Saturday, July 28, 2007

Thirteeen mysterious little envelopes

17-year-old Ginny is about to embark on the adventure of her life. The thing is, she has no idea where the adventure is going to take her - or exactly what it entails.

Her beloved Aunt Peg was an artist and the most interesting person Ginny knew. And what's more, she had the ability to make plain, ordinary Ginny's plain, ordinary life seem interesting, too. When they spent time together, life abounded with limitless possibilities. They played imaginary travel games, exploring countries by visiting art galleries, restaurants and museums.

But then her aunt suddenly took off for Europe, leaving Ginny and her family without a word for months on end, and then, before they even saw her again, came the news that Aunt Peg had died.

Ginny is experiencing a kaleidoscope of emotions: anger with her aunt about leaving so abruptly, sadness at losing her, disbelief that such a thing could have happened at all. Then she receives a letter from her aunt, written when she realized she would not be seeing Ginny again, along with $1000 in cash. Her aunt invites her to play one last travel game, only this one won’t be imaginary – she is to book a one-way ticket to London. Further instructions will follow.

Exactly where she’s going, Ginny doesn’t know. She is to follow the rules of the game, which include no guidebooks, no extra money beyond what her aunt will provide, and no electronic crutches (no laptop, no cell phone, no iPod, etc.). Instead of a map or guidebook, Aunt Peg has given Ginny thirteen little blue envelopes. She can only open one at a time, and she must follow the instructions completely before she can open the next one. Ginny embarks on an adventure that will lead her through Europe, opening one envelope after the next, trying to understand exactly what it is that her aunt is trying to teach her as she goes.

Ginny's adventures make for fun reading, with action, romance, and the solving of little mysteries about her aunt every stop of the way. Following Aunt Peg's bizarre instructions, Ginny finds herself learning things in a way she never would have if she were traveling in a more conventional way. My only issue was that I found it hard to believe that the parents of a 17-year-old would allow their daughter to travel alone to Europe with no cell phone, no way of knowing where she was or how to contact her. But although those thoughts were in the back of my mind as I read, I still enjoyed traveling along on Ginny's voyage of discovery.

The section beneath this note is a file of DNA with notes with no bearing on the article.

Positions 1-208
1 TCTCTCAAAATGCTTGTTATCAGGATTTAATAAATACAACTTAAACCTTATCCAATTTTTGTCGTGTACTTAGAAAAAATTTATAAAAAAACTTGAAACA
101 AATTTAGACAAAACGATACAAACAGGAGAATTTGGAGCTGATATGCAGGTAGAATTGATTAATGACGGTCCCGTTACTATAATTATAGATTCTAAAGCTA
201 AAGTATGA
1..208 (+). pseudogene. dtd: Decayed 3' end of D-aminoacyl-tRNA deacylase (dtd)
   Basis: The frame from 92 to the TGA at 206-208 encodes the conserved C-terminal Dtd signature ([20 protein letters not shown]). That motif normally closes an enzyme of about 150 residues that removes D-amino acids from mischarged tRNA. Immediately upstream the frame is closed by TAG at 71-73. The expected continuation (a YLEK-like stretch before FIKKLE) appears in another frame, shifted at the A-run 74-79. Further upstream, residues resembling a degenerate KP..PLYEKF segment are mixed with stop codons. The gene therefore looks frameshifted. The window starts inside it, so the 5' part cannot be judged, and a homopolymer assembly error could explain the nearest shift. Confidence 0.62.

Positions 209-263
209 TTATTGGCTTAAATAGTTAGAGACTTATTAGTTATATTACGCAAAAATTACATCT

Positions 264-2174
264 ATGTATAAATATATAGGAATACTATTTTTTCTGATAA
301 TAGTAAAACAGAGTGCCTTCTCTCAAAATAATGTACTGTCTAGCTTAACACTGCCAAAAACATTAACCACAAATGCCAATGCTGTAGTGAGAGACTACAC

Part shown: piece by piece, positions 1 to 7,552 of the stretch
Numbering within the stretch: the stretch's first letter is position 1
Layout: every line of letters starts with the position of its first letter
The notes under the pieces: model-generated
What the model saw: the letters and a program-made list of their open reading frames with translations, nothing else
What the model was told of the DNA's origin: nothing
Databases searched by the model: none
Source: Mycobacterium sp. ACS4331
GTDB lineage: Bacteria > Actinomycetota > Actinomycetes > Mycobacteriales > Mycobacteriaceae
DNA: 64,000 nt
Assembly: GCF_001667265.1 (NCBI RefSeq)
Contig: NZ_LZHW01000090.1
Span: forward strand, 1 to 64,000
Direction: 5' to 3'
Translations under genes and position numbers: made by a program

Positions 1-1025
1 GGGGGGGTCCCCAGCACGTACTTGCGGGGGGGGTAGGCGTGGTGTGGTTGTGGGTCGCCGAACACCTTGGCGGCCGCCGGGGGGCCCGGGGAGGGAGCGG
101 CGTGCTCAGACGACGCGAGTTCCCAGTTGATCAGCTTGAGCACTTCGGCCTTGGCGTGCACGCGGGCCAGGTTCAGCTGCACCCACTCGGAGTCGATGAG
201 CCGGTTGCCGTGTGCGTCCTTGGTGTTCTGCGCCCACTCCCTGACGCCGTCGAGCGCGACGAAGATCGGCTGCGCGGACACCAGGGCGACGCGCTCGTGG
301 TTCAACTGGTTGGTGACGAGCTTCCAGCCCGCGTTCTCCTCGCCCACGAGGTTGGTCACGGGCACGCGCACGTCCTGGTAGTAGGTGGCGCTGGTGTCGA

13 Little Blue Envelopes by Maureen Johnson (HarperTeen, 2006)


  1. You know, I was thinking just the same as I read your review - "But she is only 17!" But despite that, I really like the premise of the book.

    This is one of the reasons why I like your blog so much - you review YA books that I wouldn't otherwise hear about anywhere else!

  2. You just wanted to read another book with a character named "Ginny", didn't you? ;)

    The premise of this book sounds so cool. I have to agree that there's no way in hell her parents would've let her do that would this be reality, but since it's fictional, we'll let that slide! I love books like this.

  3. The idea does sound good, I agree. :)

  4. Nymeth - thanks! I actually discovered this book when I was exploring the blog links in Chris's blog. There was one to Neil Gaiman's site, where he mentions a book that was challenged in a school library, with a link to the author's site, and that author was Maureen Johnson. I feel very strongly about censorship, especially where school libraries are concerned. Apparently there was a secondary character who is gay and was portrayed in a (gasp!) positive way, something like that. My library's copy of the book (The Bermudez Triangle) was out, but this one by the same author looked fun, and that's why I read it!

    And Chris - it's funny you should say that! I don't think I even noticed the character's name while I was reading the book, but Ginny Weasley immediately came to mind when I started writing this post! Sigh. I had to take a break from fantasy and read a few things completely different so the end of HP wouldn't be depressingly in the back of my mind as I read.

    Erin - yes, I loved the idea, too, and kind of wished I had a crazy aunt (and crazier parents) who would have let me do something like that when I was 17! :-)


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